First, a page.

Charlie Lees, the celebrated jazz guitarist of the 1930s, only spent seven years in New Zealand, from the ages of 15 to 22. Born in 1913 in Sydney, during his childhood he travelled the world with his parents – I wonder what they did? – before settling in Wellington with them in 1928.
Two years later, in 1930, he left school to become a professional musician. He was a member of the grandly named Wellington Symphonic Dance Orchestra, which also featured broadcasting legends Jack Maybury and Bob Bothamley (the advertisement below is from 1932).
Lees often starred in charity shows for the Wellington City Mission, and performing in duets with the saxophonist Syd French, and – in a “duelling banjos’” scenario – with Cluny McPherson (their item was ‘Plantation Melodies’).
In 1935 he stowed away to Sydney, where he soon joined Frank Coughlan’s famous swing band at Sydney’s most glamorous nightclub, the Trocadero. Lees performed at the opening in 1936, playing his Gibson Super 400 guitar in Coughlan’s band. It was the first one imported into Australia, and the next year he played the first electric “Spanish” guitar – a Rickenbacker – to come into the country. (Here is a link to an excerpt of a 1936 article he wrote in the Australian Music Maker about the electric guitar.)
Lees also played a vibraharp and drums, and was an arranger. Around 1940, with others, he opened a music school and arranged music for film soundtracks. He won many guitar awards, and during the war served as a commando with the AIF. There was a period “involving rumour-shrouded activities at sea”, then after the war he settled in Queensland, playing and teaching. During the 1960s he was spotted playing banjo duets, and though he stopped playing fulltime in the 1970s, he continued to teach. On the web, an unnamed Queensland guitarist recalls his lessons:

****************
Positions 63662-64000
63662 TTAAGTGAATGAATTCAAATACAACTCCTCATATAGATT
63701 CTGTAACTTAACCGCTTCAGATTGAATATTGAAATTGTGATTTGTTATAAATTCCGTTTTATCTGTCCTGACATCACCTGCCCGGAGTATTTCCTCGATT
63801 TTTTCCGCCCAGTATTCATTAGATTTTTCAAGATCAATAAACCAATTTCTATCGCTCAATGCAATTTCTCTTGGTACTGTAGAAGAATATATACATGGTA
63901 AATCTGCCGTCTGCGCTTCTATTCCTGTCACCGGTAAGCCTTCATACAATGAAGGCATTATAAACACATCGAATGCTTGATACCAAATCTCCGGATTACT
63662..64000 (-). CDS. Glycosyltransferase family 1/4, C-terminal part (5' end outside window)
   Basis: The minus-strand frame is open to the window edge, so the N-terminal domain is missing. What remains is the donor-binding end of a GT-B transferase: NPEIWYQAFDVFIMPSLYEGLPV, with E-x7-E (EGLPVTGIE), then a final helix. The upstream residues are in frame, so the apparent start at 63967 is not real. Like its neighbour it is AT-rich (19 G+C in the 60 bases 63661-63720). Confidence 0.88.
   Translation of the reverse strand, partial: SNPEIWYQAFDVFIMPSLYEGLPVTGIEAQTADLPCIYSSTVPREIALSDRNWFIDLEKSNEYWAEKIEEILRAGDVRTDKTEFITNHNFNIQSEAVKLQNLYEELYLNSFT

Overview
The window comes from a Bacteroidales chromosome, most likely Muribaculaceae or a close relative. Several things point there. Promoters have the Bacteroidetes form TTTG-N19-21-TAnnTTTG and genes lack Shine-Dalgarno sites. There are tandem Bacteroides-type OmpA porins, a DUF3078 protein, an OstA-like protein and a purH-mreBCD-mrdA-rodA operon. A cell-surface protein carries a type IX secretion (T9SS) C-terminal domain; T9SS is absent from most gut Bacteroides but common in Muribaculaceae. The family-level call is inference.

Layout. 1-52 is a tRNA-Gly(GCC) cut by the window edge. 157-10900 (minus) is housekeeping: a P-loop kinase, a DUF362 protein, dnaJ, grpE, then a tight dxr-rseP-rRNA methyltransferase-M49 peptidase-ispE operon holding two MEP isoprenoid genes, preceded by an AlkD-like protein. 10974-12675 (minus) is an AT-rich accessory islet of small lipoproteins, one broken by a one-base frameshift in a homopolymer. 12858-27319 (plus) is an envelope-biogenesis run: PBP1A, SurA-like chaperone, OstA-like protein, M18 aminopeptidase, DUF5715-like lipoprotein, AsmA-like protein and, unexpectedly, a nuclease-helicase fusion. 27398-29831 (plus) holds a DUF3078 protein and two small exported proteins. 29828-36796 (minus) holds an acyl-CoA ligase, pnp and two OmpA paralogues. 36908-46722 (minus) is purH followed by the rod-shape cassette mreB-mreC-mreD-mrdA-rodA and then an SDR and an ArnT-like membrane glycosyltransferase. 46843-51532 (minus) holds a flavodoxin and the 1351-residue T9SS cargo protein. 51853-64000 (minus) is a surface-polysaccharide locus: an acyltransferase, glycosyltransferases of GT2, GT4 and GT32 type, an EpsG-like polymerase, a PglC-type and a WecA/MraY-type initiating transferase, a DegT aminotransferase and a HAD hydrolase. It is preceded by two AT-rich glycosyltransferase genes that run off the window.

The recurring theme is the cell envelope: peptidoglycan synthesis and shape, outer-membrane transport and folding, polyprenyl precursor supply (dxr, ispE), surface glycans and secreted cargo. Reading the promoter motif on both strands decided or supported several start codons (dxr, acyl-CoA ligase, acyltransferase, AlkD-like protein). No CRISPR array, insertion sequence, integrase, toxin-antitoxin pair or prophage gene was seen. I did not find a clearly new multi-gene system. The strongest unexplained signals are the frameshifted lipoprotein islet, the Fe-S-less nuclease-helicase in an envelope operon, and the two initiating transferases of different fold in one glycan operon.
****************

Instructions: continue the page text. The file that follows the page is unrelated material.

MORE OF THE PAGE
Like moths to the flame, every guitarist in Townsville made an appointment to see Charlie Lees. My first encounter with Charlie consisted of me turning up at his house, his wife calling out to him, and him appearing in shorts, t-shirt and thongs. The second lesson I made the mistake of asking him about diminished chords. He launched into a diatribe such that to this day I haven’t heard the likes of. It took me many years to understand what that lesson was about.
In 1981 Lees disappeared at sea, sailing his own boat off the coast of Queensland. The musician quoted above had, after six years on the road playing rock’n’roll, realised that “Charlie had held all the clues all along”. So he went back to see him:
By that time it was too late. He’d gone out fishing in his boat, and whether it was too many beers, or too rough weather, or divine intervention, Charlie checked out and went to the Jazz Club in the sky. He was a trouper, an original, possibly the first real jazz guitarist in Australia.
In response to that post, another Australian guitarist, Greg, recalled:
I used to go to lessons at his house in Currajong [near Townsville] in the early to mid 70s, and they consisted mainly of him trotting out some riffs with a half-done cig drooping from his lower lip. I got my first electric, an Ibanez Les Paul copy, and my my first amp, a Randall solid-state job, from him. My brother learned piano from him as well. His wife’s name was Shirley. I heard of his mishap not too long after he went ‘fishing.’ Some time later I ran into Shirley walking in the Mall. She was still shaken about what happened and didn’t know what to do with his old National guitars and some LPs he had played on. I told her to keep ’em … I still have some of the original music books he wrote out for me. They are very treasured as are my memories of lessons with Charlie.
Apart from the quotes sourced on the web, much of this information comes from Bruce Johnson’s excellent Oxford Companion to Australian Jazz (OUP, 1988), a copy of which is in the Waikato University, Auckland City and Turnbull libraries. Johnson quotes Coughlan as saying that Lees was “the most outstanding guitar stylist in the antipodes”.